Excellence in Scholarship and Learning
The Collective and the Public in Latin America
Cultural Identities and Political Order
Luis Roniger is Reynolds Professor of Latin American Studies at Wake Forest University. A comparative political sociologist, his work focuses on the interface between politics, society and public culture. Among his books are Patrons, Clients and Friends; The Politics of Exile in Latin America; and Transnational Politics in Central America.
Tamar Herzog is Monroe Gutman Professor of Latin American Affairs and Professor of Spanish and Portuguese History at Harvard University. Among her books are Upholding Justice: State, Law and the Penal System in Quito; Defining Nations: Immigrants and Citizens in Early Modern Spain and Spanish America; Ritos de control, prácticas de negociación and Mediación, archivos y ejercicio: los escribanos de Quito (siglo XVII–XVIII).
This book traces the interplay between the public structuring and regulation of identities and the creative processes of collective identification, appropriation and evasion of identities. It deals with the ways in which individuals and social groups have developed and enacted identities as cultural resources with different degrees of public recognition and political legitimation, and how these identities have had an impact in defining the boundaries of social order and diversity.
|Hardback Price:||£45.00 / $65.00|
|Release Date:||March 2000|
|Paperback Price:||£25.00 / $34.95|
|Release Date:||March 2014|
|Page Extent / Format:||272 pp. / 229 x 152 mm|
Preface and Acknowledgments
1 Introduction: Creating, Negotiating and Evading Identity in Latin America
Luis Roniger and Tamar Herzog
Part I Space, Order and Identity
2Space, Order and Group Identities in a Spanish Colonial Town: Puebla de los Angeles María Elena Martínez
3Territorial Hierarchies and Collective Identities in Late Colonial and Early Independent Quito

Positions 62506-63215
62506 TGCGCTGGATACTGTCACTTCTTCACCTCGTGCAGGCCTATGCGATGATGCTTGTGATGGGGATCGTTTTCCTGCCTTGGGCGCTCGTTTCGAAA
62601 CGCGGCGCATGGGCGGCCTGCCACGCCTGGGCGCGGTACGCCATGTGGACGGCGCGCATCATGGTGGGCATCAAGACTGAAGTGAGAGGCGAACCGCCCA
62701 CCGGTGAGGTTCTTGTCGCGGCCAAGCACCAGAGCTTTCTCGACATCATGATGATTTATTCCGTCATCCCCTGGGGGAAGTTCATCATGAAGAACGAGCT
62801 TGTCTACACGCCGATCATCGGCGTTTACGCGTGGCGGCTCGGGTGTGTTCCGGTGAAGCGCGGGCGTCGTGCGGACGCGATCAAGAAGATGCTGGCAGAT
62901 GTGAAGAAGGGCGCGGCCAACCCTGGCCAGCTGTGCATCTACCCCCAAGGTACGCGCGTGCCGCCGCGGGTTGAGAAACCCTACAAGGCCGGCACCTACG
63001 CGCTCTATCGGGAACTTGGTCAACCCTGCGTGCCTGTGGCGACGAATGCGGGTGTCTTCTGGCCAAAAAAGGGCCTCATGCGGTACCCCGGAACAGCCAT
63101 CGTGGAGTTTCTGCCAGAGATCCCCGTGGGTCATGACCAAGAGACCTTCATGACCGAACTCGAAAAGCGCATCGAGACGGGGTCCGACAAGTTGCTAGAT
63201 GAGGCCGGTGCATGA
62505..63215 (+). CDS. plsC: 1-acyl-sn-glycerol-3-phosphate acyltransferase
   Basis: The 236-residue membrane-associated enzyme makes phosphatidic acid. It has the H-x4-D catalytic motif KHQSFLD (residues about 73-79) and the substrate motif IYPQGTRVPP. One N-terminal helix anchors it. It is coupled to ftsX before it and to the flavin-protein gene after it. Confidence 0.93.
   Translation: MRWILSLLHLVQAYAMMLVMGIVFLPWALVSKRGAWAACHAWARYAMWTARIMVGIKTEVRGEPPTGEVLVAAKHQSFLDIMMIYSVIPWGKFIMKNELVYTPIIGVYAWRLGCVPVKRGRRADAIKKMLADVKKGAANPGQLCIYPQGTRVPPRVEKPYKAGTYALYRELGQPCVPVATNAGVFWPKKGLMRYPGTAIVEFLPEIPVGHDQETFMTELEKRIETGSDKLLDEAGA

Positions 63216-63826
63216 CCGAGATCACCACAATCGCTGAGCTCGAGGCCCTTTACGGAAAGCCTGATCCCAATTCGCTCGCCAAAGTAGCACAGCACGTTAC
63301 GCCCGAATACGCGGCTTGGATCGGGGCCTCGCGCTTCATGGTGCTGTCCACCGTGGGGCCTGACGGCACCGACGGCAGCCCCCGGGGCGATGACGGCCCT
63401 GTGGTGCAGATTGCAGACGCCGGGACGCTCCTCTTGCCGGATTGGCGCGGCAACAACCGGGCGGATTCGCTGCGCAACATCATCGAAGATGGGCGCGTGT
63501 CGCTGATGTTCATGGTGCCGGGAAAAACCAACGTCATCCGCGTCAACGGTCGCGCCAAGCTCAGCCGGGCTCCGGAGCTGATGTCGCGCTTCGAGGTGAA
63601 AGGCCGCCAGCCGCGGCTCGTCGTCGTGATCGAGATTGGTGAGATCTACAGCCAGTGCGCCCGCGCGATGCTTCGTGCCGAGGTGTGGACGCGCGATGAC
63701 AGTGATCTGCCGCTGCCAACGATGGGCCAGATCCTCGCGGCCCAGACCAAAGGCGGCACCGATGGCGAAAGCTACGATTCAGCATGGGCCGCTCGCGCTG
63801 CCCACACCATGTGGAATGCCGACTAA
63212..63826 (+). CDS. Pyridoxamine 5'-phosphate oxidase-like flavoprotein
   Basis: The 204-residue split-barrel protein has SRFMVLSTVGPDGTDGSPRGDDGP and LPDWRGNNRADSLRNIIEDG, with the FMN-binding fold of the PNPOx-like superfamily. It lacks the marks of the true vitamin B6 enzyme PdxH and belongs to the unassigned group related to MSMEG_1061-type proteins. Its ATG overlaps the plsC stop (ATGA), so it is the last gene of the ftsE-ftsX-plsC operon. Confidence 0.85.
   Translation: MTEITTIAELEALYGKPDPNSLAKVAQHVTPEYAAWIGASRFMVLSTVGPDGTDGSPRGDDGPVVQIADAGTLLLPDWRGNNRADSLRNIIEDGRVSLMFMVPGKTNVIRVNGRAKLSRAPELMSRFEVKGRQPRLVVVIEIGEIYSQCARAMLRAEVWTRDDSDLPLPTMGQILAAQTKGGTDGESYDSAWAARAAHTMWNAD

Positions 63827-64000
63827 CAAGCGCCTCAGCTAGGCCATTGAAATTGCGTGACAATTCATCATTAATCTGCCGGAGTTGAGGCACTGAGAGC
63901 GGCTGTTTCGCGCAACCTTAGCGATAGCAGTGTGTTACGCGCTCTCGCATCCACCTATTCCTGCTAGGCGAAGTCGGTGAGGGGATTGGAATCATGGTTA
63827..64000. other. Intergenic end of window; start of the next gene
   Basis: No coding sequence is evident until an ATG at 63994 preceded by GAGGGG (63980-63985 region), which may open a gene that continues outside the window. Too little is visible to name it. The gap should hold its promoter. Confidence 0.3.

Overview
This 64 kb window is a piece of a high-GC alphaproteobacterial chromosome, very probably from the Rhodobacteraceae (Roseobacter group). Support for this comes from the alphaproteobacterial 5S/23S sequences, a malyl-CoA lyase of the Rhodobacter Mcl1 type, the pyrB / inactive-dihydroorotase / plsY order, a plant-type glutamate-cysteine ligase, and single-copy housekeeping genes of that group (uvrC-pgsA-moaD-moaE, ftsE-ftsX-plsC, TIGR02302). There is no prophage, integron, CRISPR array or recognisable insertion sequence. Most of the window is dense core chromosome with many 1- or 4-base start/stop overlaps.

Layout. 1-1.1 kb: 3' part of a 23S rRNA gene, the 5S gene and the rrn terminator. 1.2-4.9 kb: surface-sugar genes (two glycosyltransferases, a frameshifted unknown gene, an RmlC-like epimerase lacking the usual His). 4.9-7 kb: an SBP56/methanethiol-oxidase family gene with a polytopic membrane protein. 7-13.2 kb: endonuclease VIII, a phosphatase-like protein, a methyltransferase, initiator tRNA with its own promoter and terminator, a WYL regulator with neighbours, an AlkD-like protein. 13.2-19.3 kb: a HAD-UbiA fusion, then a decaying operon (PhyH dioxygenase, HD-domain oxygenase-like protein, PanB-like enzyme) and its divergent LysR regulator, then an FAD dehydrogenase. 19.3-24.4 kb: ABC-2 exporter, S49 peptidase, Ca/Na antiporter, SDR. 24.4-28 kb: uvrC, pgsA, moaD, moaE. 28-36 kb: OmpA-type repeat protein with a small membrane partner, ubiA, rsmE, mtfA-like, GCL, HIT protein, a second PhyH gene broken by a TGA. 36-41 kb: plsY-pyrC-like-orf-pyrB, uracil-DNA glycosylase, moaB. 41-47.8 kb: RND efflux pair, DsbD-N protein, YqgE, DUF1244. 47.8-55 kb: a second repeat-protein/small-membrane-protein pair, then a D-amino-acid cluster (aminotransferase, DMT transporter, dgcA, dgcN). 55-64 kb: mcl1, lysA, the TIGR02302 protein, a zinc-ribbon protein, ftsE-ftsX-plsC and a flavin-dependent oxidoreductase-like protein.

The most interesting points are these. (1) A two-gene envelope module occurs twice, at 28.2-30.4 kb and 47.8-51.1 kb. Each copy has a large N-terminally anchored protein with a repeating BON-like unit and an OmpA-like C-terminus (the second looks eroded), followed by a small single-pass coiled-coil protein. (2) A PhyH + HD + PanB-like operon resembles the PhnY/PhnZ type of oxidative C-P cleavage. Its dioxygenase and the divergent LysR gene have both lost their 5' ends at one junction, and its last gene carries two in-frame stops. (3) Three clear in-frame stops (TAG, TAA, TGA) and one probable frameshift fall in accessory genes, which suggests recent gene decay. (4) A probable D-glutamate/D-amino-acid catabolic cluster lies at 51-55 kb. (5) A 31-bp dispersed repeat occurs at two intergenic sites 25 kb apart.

4 The Legal System as a Touchstone of Identity in Colonial New Mexico
5 The Implosion of the Spanish Empire: Emerging Statehood and Collective Identities
6 The Past in the Present. The Social Construction of Miskitu Ethnic Identity in Sandinista Nicaragua
Part II Networks, Groups and Identity
7 Private Organizations as Global Networks in Early Modern Spain and Spanish America
8 Networks, Coalitions and Unstable Relationships: Buenos Aires on the Eve of Independence
9 Party and Nation-State in the Construction of Collective Identities: Uruguay in the Nineteenth Century
Tulio Halperin Donghi
10 Bullfighting Fiestas, Clientelism and Political Identities in Northern Colombia
11 Politico-Cultural Models and Collective Action Strategies: The Pobladores of Chile and Ecuador
Ton SalmanPart III Discourse, Practice and Identity
12 The Rey Común: Indigenous Political Discourse in Eighteenth-Century Alto Perú
S. Elizabeth Penry
13 Passion and Banality in Mexican History: The Presidential Persona
14 The Teenek Indian and the Public Indian: Indians and Public Spheres in Twentieth-Century Northeast Mexico
Anath Ariel de Vidas
15 Ambivalence Acknowledged: Jewish Identities and Language Strategies in Contemporary Mexico
16 The Chilean Jaguar as a Symbol of a New Collective Identity? Between Neo-Liberalism and Limited Democracy
17 Conclusions: Collective Identities and Public Spheres in Latin America
Tamar Herzog and Luis Roniger
List of Contributors
Micro-social and macro-structural aspects are wound together in a very wide analytical and comparative framework in an unprecedented way. Constitutes a very important contribution both to historical and to sociological and anthropological studies of Latin America.
S. N. Eisenstadt, Professor Emeritus of Sociology, The Hebrew University of Jerusalem
A welcome addition to recent scholarship that seeks to expand the analytical boundaries of ‘the political’ and understands the interaction between the realms of politics and identity. The papers in this volume add yet more evidence to the contention that cultural understandings are complexly integrated, with categories built around ethinicity, class, nationality and so on – social markers that were once taken to be evident and transhistorical.
Hispanic American Historical Review
This volume is a sequel to Constructing Collective Identities and Shaping Public Spheres; Latin Americn Paths (Sussex Academic Press, 1998), and it springs from a series of meetings at the July 1997 Congress of Americanists in Quito, Ecuador. Seventeen essays presented by editors Roniger (sociology and anthropology, Hebrew U., Jerusalem) and Herzog (history, U. Chicago) explore the often explosive process of creating public identity throughout Latin America from the end of the colonial period to the present. Arrangement is in sections on space, order and identity; networks, groups and identity; and discourse, practice and identity. The contributors are historians, economists, political scientists, sociologists, and anthropologists.
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